States design some international institutions more flexibly than others. What explains this variation? Focusing on preferential trade agreements, we argue that different aspects of institutional design are interdependent. In particular, we posit that deep agreements create an incentive for states to add more flexibility, which can take the form of transitional flexibility or provisions that serve as safety valves in the long term. Both types of flexibility mechanisms increase with depth and are complementary. We also argue that states are concerned about the stability of an agreement and as a consequence introduce ex-ante constraints against exploiting the future application of flexibility. An original data-set on the design of 587 trade agreements signed between 1945 and 2009 allows us to test our arguments. Descriptive evidence, multivariate statistics and instrumental variable models all support the theoretical expectations. The paper contributes to the literature on the design of international institutions and preferential trade agreements.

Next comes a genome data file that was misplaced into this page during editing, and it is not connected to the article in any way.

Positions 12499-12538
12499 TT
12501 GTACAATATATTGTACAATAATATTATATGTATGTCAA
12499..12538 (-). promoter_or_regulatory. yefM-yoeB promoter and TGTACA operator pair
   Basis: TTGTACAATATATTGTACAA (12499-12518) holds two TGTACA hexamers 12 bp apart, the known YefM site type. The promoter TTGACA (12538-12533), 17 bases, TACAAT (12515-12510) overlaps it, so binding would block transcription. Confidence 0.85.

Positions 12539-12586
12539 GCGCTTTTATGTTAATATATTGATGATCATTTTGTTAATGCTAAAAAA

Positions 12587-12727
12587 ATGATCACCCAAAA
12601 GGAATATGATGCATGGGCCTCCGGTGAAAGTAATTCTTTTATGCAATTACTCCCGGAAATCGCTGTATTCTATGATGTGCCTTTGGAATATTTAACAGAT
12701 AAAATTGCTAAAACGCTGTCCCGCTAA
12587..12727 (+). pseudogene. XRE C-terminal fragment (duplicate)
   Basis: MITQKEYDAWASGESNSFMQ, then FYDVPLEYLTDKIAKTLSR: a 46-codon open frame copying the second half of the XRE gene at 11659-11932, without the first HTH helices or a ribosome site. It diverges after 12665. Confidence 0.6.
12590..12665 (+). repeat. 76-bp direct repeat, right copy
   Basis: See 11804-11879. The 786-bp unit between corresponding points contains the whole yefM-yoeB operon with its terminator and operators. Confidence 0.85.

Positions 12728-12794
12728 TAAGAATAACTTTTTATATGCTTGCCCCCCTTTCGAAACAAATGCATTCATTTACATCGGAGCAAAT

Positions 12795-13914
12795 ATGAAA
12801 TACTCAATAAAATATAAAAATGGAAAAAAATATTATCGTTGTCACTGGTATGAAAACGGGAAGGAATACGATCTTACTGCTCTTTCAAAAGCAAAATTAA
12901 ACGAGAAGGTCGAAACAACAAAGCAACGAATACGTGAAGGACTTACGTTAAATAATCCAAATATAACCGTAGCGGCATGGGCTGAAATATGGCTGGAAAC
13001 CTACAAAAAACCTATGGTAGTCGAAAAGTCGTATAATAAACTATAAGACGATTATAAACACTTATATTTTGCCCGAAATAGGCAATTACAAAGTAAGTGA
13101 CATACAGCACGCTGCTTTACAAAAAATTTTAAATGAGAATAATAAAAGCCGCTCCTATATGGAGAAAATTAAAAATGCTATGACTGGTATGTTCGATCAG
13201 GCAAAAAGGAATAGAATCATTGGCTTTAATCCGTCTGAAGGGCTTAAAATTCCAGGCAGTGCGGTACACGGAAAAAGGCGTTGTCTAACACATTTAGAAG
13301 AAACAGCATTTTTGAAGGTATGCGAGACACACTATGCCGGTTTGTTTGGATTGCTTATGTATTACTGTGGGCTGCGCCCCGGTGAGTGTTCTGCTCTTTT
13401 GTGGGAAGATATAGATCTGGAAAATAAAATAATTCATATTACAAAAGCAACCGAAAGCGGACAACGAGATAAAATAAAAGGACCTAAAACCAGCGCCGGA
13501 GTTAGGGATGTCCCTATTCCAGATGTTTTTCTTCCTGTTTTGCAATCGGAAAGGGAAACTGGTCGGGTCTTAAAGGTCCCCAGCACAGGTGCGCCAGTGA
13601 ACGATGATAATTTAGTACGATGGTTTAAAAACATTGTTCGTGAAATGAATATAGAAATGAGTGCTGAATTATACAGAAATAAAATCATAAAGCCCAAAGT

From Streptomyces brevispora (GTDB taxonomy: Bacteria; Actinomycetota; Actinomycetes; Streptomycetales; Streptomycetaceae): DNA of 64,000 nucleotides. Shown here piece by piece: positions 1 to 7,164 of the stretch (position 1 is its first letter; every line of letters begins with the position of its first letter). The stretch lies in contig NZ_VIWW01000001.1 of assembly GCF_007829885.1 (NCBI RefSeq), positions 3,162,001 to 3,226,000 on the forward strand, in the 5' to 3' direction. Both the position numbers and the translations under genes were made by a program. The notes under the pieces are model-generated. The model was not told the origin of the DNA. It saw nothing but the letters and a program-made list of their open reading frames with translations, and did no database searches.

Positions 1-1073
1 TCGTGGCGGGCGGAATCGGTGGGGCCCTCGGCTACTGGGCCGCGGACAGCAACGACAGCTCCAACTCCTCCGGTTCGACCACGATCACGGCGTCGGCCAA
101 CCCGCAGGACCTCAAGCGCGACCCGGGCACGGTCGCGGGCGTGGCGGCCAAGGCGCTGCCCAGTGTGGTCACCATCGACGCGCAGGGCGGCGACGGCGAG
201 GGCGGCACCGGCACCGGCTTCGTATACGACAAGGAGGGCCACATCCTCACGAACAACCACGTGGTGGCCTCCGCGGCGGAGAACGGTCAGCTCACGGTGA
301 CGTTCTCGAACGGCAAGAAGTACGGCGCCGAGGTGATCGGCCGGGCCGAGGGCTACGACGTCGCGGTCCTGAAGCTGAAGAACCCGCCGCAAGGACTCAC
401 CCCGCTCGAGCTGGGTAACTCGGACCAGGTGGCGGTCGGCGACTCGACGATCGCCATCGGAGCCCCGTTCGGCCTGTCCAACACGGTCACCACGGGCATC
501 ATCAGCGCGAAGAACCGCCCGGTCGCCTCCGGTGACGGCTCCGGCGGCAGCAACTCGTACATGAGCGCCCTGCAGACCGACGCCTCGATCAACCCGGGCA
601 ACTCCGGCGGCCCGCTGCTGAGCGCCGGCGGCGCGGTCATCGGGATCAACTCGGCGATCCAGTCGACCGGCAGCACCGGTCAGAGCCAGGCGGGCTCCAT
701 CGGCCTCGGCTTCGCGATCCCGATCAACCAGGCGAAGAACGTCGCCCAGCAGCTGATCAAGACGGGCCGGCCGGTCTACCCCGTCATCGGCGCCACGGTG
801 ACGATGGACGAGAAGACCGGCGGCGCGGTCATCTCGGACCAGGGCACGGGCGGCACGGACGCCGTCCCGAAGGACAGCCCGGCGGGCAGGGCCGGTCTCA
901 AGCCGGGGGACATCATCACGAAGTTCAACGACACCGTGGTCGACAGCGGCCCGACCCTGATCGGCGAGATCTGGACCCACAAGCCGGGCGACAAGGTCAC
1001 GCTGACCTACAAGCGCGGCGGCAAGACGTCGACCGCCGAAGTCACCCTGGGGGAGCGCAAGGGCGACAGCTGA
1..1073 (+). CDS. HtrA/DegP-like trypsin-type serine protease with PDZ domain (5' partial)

Wednesday, September 18, 2013
Baccini, Dür, & Elsig: Depth, Flexibility and International Cooperation: The Politics of Trade Agreement Design
Leonardo Baccini (London School of Economics), Andreas Dür (Univ. of Salzburg), & Manfred Elsig (Univ. of Bern) have posted Depth, Flexibility and International Cooperation: The Politics of Trade Agreement Design. Here's the abstract: